Boy has no respect for Leola or her feelings and abuses her love for him. He does this by trying to change everything about her, “He was educating Leola, and as I saw them pretty regularly I was able to estimate his success. He wanted to make her into the perfect wife for a rising young entrepreneur” (Davies 124). Boy’s demand for Leola to change reflects Boy’s need to change in order for him to feel accepted in society, “he needed a wife who could help him to graduate from a cherub to a full-fledge angel, and as soon as possible to an archangel”(Davies 125). Boy does not allow Leola to speak her mind because inside Boy also feels that he s bounded by the expectation of the world and wants to be himself instead of the person he turned out to be. Leola reminds Boy of his imperfections and the guilt that still remains inside of him. For this reason Boy knows that he has to escape this relationship in order to feel worthy. The marriage of Boy and Leola ends when Boy leaves Leola for his business ventures. He rarely visits her and he does not attend her funeral. Boy then begins another relationship with Denyse Hornick, a politician, and Dunstan begins to see another side of Boy. Boy is at the mercy of Denyse when he falls in love with her.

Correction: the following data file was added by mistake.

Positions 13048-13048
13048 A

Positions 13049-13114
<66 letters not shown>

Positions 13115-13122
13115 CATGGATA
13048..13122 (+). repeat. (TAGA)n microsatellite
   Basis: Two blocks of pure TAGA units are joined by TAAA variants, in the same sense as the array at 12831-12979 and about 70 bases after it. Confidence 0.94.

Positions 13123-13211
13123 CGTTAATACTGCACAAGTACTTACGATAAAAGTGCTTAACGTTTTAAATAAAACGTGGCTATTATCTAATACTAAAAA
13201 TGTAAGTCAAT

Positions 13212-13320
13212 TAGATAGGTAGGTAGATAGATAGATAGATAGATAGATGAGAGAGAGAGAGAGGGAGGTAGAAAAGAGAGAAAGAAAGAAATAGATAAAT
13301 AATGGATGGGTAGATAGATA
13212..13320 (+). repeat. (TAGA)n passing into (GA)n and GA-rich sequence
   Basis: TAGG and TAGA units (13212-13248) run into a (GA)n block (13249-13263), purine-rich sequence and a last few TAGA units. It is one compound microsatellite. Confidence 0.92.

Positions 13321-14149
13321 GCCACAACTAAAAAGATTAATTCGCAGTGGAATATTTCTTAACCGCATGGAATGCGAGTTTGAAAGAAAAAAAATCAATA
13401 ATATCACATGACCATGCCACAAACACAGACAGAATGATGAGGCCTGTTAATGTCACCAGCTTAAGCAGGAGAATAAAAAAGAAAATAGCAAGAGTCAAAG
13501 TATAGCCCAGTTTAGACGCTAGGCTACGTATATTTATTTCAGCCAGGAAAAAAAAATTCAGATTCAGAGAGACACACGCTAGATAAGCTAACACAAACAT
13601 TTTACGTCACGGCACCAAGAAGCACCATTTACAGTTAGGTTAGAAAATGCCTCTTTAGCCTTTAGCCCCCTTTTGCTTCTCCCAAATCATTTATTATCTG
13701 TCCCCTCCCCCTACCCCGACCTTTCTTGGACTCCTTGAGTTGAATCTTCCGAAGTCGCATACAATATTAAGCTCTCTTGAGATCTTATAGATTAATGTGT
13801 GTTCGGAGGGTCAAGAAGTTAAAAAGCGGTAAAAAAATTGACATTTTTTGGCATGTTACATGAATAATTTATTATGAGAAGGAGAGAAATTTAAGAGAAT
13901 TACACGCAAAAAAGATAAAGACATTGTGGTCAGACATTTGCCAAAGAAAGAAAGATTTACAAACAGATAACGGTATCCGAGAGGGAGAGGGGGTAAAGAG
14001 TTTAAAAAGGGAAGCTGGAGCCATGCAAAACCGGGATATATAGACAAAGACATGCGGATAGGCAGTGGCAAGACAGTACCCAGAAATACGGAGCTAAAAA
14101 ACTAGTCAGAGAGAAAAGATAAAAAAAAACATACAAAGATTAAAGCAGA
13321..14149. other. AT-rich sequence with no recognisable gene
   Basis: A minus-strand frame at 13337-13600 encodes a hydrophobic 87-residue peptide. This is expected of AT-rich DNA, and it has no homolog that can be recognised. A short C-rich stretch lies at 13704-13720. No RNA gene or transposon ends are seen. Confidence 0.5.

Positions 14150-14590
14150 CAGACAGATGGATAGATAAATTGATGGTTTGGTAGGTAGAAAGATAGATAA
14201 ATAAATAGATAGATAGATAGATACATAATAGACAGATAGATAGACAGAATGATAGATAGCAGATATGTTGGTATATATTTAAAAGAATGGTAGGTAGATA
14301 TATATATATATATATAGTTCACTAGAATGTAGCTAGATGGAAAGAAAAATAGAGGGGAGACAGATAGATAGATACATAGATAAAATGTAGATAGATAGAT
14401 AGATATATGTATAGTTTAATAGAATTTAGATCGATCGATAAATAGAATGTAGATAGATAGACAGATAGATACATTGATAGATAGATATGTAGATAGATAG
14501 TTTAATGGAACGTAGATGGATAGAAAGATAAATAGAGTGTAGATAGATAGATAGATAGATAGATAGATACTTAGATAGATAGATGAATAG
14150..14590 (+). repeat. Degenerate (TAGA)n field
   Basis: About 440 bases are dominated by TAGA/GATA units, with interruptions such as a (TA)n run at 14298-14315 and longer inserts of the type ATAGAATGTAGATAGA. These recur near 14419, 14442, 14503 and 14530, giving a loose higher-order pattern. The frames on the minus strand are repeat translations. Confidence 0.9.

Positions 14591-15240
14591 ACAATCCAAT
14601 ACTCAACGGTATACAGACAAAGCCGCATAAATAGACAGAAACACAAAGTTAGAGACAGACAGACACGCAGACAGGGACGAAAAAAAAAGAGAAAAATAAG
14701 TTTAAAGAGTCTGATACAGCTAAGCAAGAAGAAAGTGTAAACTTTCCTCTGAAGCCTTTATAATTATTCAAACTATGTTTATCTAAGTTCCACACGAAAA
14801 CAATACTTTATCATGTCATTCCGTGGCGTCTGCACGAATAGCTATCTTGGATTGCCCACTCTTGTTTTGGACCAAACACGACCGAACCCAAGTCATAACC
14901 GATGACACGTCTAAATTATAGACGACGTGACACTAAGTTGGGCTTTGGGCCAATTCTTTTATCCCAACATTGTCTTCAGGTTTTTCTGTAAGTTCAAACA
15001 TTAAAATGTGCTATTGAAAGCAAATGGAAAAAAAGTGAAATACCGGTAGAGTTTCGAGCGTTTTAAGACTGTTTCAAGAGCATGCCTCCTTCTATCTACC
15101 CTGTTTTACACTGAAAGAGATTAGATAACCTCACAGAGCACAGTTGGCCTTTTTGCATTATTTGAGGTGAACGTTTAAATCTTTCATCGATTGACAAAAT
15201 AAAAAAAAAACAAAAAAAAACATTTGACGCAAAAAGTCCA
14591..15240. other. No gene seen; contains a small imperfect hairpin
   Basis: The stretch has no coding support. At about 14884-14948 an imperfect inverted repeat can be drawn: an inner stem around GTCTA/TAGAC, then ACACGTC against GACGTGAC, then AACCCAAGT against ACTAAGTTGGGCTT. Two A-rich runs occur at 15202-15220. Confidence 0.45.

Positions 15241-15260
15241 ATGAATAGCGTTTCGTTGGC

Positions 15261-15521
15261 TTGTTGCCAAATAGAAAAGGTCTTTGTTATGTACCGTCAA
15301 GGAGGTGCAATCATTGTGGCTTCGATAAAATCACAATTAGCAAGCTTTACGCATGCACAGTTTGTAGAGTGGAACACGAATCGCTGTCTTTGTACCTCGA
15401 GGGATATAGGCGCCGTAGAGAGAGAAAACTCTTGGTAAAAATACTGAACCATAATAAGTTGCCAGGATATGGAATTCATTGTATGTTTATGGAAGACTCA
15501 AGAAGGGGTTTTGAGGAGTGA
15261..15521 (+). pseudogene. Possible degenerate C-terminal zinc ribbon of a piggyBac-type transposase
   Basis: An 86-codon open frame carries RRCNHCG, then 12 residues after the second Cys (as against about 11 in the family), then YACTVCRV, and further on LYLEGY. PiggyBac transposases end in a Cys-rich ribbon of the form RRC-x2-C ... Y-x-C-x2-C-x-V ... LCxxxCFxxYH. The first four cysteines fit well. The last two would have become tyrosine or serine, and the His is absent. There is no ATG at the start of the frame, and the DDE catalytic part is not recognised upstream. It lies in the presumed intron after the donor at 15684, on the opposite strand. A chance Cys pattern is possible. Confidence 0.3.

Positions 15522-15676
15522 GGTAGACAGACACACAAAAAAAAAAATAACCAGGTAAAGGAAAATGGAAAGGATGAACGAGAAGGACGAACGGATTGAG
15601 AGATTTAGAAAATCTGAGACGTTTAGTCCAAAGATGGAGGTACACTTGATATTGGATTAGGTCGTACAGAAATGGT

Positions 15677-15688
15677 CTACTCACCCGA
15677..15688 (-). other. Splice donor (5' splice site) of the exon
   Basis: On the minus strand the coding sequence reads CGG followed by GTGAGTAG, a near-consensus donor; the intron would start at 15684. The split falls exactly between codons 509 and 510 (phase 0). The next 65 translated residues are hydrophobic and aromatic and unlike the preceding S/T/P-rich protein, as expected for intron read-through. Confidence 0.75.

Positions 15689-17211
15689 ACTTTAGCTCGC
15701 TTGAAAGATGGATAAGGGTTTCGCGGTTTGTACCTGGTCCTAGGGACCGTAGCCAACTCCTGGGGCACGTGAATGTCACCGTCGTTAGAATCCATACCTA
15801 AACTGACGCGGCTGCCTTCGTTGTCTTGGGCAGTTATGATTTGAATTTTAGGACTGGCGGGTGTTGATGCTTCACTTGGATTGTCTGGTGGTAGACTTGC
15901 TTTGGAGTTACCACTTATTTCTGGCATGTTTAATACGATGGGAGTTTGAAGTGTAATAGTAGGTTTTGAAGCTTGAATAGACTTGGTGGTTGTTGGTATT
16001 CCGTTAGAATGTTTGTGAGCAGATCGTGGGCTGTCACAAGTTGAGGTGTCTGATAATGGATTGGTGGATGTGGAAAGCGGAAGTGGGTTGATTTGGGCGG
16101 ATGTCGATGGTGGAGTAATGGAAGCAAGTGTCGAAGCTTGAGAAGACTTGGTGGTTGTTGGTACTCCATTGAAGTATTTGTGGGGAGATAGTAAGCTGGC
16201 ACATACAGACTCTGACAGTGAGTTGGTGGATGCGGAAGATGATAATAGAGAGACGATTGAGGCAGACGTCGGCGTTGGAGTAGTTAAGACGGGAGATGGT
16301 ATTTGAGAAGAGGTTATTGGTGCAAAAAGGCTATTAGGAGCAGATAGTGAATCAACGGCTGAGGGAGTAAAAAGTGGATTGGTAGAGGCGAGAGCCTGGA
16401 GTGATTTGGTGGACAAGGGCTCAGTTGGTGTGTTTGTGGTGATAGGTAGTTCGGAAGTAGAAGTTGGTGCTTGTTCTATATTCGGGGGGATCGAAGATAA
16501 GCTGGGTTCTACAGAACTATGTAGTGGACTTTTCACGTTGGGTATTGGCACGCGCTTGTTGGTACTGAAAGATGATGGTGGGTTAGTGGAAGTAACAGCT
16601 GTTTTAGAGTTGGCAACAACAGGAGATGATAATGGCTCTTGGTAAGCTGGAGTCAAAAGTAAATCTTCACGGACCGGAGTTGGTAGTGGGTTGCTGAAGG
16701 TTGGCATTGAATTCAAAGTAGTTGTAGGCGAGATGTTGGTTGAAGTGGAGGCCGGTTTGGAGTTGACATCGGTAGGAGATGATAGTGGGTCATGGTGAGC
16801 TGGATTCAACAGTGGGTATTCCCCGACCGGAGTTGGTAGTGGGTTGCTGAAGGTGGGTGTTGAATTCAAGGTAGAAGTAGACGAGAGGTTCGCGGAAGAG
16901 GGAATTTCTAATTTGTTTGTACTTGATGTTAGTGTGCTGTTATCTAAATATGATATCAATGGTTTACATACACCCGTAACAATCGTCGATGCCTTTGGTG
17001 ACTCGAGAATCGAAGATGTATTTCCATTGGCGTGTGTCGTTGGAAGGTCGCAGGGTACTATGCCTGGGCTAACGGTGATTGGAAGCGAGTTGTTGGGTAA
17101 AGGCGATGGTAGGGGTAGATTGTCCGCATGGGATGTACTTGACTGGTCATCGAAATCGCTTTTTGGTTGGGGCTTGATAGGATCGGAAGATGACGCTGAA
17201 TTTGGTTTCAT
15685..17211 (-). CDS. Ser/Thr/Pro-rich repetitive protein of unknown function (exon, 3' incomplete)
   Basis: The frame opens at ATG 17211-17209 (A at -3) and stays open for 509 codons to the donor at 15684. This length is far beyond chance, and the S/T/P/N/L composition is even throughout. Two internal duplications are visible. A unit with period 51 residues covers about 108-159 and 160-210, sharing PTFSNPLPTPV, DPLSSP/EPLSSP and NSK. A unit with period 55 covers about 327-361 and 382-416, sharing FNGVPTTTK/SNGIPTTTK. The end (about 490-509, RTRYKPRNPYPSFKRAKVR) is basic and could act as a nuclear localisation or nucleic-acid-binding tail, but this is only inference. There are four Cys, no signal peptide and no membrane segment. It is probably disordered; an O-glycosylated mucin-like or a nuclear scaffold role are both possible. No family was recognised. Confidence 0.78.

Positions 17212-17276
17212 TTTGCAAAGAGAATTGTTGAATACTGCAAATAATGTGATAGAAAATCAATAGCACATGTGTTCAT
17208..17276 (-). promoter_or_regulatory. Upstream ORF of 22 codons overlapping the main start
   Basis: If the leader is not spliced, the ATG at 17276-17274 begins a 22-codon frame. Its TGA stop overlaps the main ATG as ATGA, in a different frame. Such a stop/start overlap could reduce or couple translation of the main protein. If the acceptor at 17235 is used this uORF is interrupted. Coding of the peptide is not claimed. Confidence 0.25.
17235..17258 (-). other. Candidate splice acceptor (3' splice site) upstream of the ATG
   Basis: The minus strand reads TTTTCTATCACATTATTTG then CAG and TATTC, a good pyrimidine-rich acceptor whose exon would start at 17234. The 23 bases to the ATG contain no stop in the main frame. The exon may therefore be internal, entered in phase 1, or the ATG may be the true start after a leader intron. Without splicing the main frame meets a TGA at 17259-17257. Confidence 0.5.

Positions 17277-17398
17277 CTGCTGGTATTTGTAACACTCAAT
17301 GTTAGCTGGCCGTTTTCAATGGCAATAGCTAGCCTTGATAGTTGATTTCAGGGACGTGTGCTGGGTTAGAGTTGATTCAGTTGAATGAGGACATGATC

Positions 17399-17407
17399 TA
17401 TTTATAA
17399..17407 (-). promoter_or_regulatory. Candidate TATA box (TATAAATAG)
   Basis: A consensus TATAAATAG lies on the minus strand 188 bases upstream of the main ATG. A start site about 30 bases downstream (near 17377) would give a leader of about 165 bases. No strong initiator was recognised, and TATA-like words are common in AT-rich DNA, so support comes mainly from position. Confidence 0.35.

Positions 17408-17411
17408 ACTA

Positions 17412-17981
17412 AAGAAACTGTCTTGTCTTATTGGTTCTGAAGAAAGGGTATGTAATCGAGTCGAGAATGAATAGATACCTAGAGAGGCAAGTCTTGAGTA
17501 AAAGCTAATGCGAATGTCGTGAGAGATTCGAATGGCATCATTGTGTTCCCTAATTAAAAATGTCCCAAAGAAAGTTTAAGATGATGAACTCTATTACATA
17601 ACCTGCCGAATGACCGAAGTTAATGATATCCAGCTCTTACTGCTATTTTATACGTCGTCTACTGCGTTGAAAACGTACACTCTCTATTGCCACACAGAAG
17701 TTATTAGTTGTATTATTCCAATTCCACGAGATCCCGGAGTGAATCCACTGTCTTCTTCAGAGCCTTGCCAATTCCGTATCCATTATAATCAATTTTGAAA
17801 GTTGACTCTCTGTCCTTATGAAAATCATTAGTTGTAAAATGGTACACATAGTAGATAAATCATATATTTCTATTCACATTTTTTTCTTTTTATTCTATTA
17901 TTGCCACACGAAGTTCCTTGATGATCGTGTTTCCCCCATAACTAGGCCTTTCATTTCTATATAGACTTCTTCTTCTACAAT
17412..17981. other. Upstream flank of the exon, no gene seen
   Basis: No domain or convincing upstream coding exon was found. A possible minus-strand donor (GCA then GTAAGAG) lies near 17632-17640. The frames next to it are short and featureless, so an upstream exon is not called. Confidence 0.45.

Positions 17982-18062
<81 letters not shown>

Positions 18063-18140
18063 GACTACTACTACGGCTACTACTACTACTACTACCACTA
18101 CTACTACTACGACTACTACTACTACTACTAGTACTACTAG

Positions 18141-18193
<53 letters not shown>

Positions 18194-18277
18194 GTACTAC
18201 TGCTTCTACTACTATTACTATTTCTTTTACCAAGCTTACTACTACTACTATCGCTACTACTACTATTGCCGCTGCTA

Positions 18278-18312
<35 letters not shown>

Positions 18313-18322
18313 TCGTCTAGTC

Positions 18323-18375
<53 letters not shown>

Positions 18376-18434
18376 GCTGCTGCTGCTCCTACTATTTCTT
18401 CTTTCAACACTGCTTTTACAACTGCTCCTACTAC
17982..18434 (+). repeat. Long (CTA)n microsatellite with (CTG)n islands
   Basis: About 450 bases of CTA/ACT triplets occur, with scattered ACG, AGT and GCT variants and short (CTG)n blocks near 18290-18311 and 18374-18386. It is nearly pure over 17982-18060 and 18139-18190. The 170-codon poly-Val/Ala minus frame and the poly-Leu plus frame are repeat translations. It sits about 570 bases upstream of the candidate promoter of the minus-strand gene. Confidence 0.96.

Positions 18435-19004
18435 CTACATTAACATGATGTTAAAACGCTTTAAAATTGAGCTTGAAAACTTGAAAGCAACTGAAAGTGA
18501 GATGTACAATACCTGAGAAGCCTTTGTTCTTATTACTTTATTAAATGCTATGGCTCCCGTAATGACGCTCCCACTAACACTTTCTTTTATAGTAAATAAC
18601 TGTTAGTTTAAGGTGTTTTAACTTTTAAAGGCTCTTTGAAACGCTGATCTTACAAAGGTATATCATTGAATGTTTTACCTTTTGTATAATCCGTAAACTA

Denyse manipulates Boy in order for her to have more support as a social activist. She sees that Boy has the potential to become Lieutenant-Governor, and she uses this to her advantage. Through this relationship Boy does not understand himself because Boy’s true nature is buried away when he erases and forgets the guilt that he has and the responsibility comes with it. The failure of both of Boy’s relationships results in the death of Boy himself. He runs away from a situation he is not in control of, and this shows the lasting effect of Boy’s reaction to his guilt. Work Cited Davies, Robertson. Fifth Business.

Leave a Reply

Your email address will not be published. Required fields are marked *